J U LY 2 0 0 9 • M AT E R I A L S E VA L U AT I O N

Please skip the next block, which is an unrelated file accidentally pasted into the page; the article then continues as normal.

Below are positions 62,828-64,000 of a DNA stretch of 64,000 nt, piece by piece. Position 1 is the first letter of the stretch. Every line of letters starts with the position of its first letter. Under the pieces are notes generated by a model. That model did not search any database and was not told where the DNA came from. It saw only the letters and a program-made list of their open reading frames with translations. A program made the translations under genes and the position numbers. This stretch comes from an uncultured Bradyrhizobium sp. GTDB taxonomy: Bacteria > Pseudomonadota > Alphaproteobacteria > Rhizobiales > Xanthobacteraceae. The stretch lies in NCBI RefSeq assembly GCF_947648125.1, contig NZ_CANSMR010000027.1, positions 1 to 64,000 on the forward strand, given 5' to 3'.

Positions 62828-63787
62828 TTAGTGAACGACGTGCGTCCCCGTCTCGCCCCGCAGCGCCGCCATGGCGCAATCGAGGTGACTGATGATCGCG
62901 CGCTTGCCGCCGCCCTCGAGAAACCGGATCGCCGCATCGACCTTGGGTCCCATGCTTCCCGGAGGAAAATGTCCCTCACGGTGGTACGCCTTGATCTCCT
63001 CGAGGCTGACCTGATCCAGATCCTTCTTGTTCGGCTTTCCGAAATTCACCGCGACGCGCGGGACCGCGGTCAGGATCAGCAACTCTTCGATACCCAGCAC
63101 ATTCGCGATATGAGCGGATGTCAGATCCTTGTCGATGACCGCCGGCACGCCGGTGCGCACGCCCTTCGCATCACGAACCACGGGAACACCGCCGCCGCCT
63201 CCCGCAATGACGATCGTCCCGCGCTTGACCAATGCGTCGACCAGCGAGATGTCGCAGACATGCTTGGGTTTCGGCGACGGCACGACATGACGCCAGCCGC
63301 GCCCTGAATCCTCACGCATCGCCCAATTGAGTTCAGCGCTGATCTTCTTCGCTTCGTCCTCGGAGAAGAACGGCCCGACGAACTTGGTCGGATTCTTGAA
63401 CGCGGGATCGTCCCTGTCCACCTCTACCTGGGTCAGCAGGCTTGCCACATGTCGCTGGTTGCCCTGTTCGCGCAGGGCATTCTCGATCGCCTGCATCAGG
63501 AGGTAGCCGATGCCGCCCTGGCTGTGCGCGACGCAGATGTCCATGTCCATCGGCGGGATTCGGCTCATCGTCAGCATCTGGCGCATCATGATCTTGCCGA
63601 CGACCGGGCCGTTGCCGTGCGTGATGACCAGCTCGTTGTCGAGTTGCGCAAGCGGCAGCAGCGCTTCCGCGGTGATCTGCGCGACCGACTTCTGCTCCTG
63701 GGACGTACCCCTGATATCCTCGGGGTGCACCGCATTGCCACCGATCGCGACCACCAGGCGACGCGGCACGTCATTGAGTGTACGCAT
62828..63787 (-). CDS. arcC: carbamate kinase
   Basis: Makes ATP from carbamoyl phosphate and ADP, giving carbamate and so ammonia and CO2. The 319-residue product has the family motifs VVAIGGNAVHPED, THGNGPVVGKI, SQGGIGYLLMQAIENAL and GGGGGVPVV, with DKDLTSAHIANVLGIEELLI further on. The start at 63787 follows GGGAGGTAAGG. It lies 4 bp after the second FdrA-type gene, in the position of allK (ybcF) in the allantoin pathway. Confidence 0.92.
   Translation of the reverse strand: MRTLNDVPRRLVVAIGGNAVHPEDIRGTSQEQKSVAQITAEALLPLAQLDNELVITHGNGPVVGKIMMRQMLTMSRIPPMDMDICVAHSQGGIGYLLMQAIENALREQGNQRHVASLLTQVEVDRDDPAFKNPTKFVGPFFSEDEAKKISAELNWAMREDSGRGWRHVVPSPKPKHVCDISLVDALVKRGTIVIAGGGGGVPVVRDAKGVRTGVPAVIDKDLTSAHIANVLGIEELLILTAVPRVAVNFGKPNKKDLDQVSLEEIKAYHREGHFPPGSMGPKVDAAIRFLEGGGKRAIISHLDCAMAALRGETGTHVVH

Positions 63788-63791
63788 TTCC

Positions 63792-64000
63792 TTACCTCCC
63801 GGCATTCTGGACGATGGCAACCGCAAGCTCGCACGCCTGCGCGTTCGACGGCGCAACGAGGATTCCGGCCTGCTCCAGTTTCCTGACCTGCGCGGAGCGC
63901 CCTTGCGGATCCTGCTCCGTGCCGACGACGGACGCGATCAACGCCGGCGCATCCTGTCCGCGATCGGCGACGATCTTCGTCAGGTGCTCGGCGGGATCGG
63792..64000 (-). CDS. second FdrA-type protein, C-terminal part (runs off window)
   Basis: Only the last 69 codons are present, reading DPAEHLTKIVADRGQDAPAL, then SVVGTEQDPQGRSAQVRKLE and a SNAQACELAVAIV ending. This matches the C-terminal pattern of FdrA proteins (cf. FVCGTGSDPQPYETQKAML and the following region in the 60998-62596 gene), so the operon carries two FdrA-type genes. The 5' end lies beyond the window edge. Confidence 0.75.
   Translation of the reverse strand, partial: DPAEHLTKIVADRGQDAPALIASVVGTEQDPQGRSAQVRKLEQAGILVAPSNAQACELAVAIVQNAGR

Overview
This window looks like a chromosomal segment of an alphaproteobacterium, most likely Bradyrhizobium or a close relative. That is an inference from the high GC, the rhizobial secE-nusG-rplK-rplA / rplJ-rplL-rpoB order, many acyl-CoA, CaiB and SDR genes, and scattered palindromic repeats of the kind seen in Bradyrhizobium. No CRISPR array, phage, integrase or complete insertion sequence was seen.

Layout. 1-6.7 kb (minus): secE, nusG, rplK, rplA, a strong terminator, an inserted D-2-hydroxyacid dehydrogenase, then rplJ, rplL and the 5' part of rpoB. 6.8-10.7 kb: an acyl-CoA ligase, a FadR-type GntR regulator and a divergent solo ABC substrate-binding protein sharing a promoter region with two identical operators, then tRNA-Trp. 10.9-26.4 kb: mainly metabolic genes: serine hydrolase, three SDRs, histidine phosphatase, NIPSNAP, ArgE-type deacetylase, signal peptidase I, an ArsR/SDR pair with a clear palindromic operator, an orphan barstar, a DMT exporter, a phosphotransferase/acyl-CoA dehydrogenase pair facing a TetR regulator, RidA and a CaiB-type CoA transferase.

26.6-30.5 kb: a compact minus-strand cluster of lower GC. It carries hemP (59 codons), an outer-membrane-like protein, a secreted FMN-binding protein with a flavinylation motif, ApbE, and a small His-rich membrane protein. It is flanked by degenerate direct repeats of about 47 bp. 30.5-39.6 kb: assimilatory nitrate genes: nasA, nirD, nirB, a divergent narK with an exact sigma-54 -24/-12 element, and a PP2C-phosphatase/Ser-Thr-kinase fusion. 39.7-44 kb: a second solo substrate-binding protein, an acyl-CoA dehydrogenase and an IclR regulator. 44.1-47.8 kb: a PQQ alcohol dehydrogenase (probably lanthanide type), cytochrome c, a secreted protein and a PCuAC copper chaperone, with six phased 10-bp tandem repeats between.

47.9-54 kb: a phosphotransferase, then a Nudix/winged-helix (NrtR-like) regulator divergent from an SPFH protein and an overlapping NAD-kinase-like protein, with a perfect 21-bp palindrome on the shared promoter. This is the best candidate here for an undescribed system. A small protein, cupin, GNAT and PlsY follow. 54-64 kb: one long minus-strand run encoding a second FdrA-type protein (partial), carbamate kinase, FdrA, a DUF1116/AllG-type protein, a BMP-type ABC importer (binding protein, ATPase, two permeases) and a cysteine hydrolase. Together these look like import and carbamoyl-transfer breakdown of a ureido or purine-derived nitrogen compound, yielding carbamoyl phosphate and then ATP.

porating an accelerometer or force sensor into the tapping mass. Hsu et al. The tapping mass is a 10 g (0. Accelerometer output displayed with horizontal axis of 100 s/div and vertical axis of 0. The vertical axis of the figures is the voltage output (acceleration or force) and the width of the curves near the base is the contact time. (b) in a damaged region.ME BACK TO BASICS w x tap test the physical response to a tap involves force data and sound data technique with imaging capability (Figure 1). Force-time history for increasingly great tapping force on a composite honeycomb panel: (a) in a good region. Evolution of the tap test technique. The contact time can be measured by incor- Hearing based “coin tap” Sensory judgment (a) Instrumented tap test Electronic signal. of the order of 14 g (0. 2000).. most of this instrumentation focuses on the force response (Adams et al.5 oz). This article briefly describes the progress and the state of the art of tap testing for adhesively bonded composite structures.. but it is relatively insensitive to the velocity or the force of the tap.5 V/div.35 oz). Mitsuhashi et al. 1991. 1996). 10 mV/g (283 mV/oz) accelerometer fitted with a hemispherical tip.. The contact time of a tap depends on the local contact stiffness of the surface and the mass of the tapper. 1996. 2000). Figure 2.. The contact time at a location with internal damage is often much longer than that at an undamaged region. Although the acoustic spectrum has been used in some instrumented tap testing systems (Pfund. 786 M AT E R I A L S E VA L U AT I O N • J U LY 2 0 0 9 . The physical response to a tap involves force data and sound data (Wu and Siegel. Figure 2 shows the force-time history of increasingly hard taps in a good region and in a damaged region on a composite honeycomb sandwich panel. contact time Mechanized tapping unit Solenoid or magnet driven (b) Tap test with imaging Merging contact time and position Figure 1. The range of contact time obtained with a small mass. Georgeson et al. 1986. on composite honeycomb sandwiches with glass or carbon The Basics of Tap Testing The physical quantity most central to the tap testing of structures is the contact time or impact duration between the tapping mass and the part surface.